I give thanks each day for things that inspire, large or small, the gifts that come out of living my life. I will whisper my usual thanksgivings on the day designated for the act. I’ll give thanks for my family in general, my children and grandchildren in particular, for the glory of the seasons, clouds and wind and rain, and for all manner of living thing, from friend to flower.
But, this year, I burst with gratitude for the happy gift of story. I breathe stories, inhale and exhale them in a rush that I can only describe as delight. I read and I research, both fiction and non-fiction. And I write the facts and imaginings that grow out them. I am thankful for both.
Reading and listening give me joy; but writing pleasures me more. I feel a surge of happiness bubble up in me when a story unfolds on the page. I am thankful for it, and I am thankful to the authors, researchers, tableside talkers, the wonderers, joke-tellers, and big-screen directors who bring the stories to our feast. Selfish? Perhaps, but stories bless this world as much as clouds on the wind or rain to the ground. You’ll hear plenty of stories this week. Listen to them. Honor them. And tell one of your own.
Now a “thank you” excerpt from my just finished, still unpublished, book, based very loosely on the life of Jacob and Mary Croy:
… the family, sensing a story coming, a rarity from Jacob, adjusted in preparation.
“We were out on an early reconnoitering in the war, up on Savage Mountain, a part of the Allegany Ridge. Alexander and I were leading the patrol. We had stopped for a bit when I looked up and saw her, a panther, just relaxing there above us in a huge pine, staring down with those big yellow eyes. She was close, too, enough that you could see her tawny coat, all etched in black, and her paws opening and closing as she stretched out, lazy like.”
David, until now, disengaged and playing with a stick, came to life. “A panther, Pa? Like the one that dragged off our cow?”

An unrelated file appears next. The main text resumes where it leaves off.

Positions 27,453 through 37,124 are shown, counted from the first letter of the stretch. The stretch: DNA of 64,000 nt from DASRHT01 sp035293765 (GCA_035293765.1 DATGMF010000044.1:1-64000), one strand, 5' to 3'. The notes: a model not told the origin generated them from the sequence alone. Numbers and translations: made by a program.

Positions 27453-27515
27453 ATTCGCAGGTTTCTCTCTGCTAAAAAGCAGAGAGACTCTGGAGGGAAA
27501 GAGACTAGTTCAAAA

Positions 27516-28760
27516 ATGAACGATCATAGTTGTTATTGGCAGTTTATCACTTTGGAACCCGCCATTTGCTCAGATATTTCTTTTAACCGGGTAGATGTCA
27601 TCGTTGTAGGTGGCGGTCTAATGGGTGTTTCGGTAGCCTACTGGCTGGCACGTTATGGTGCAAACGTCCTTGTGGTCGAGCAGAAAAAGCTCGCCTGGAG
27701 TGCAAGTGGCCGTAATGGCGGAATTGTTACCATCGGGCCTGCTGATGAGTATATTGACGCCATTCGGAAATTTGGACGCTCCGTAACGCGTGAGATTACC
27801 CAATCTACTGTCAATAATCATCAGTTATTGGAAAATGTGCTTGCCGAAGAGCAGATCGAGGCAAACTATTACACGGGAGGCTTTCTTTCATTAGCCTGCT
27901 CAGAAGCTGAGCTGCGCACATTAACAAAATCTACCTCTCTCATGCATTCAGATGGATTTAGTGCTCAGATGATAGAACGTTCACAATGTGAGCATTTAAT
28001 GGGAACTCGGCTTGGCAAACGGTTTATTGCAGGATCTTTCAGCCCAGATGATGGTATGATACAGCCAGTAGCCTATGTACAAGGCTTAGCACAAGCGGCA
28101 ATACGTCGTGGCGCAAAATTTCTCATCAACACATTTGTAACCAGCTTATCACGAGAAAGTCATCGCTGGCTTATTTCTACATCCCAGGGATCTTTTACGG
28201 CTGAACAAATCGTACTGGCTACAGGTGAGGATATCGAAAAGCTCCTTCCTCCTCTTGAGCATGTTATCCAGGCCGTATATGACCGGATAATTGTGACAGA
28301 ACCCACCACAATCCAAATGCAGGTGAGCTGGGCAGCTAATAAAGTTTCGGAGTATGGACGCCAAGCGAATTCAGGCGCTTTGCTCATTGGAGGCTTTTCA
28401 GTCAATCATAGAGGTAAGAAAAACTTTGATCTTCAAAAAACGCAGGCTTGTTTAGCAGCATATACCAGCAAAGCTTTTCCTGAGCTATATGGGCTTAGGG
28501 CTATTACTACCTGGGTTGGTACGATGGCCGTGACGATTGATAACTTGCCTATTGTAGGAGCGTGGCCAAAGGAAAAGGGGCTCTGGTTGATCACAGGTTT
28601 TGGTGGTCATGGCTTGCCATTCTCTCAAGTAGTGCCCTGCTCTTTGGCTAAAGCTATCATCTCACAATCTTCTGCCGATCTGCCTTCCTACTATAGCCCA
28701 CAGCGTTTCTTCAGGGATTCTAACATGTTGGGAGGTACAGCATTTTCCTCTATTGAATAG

Jacob chuckled and rubbed his son’s head. “Like that, but near enough to strike out. You see, the thing about a she-cat is that, with her belly full, she can be easy, not dangerous; but if she is hungry, if it’s her killing time, she might lash out at most anything, even a grown man leading his horse along, the way your grandad was doing.”
“Saw a cat once myself…” George said in an attempt to regain control of the conversation. But the family knew his ways, never listening but always plan what to say next, and drowning out the words of others. So they shushed him.
“What happened next?” Will asked. His brother and sisters adjusted themselves at their pa’s feet and waited.
“Well, we stayed still and watched her. After a bit it seemed she was contented enough that we needn’t worry. We were about to go quiet like and pass her by when some young recruit, Abe Parson, you remember him, Mary?”
“A reckless boy, I remember.”
“The same. He came roaring up, loud as ever, and that she cat panicked…and pounced.” He paused for obvious dramatic affect.
“And.” Margaret whispered.
“And…” He looked down at her, wide eyed. “I shot her.”
George, finally listening, shook his head. “So, ‘More than one way to kill a panther,’ humph.”
Jacob smiled. “I guess, but more important to me was that afterwards Alexander Hutton suggested I court his daughter.”
Mary was taken aback by the comment, not one she had ever heard. “It was my father who made that decision?”
Incredulous, she eyed him straight on, willing him to answer. He produced a smirking, half-hidden smile and looked down, his dark lashes shadowing the violet of his eyes. “To me, Mary Carter, killing a panther was nothing compared to you. You turned my knees to butter. Your father only eased me into what he knew I wanted most.”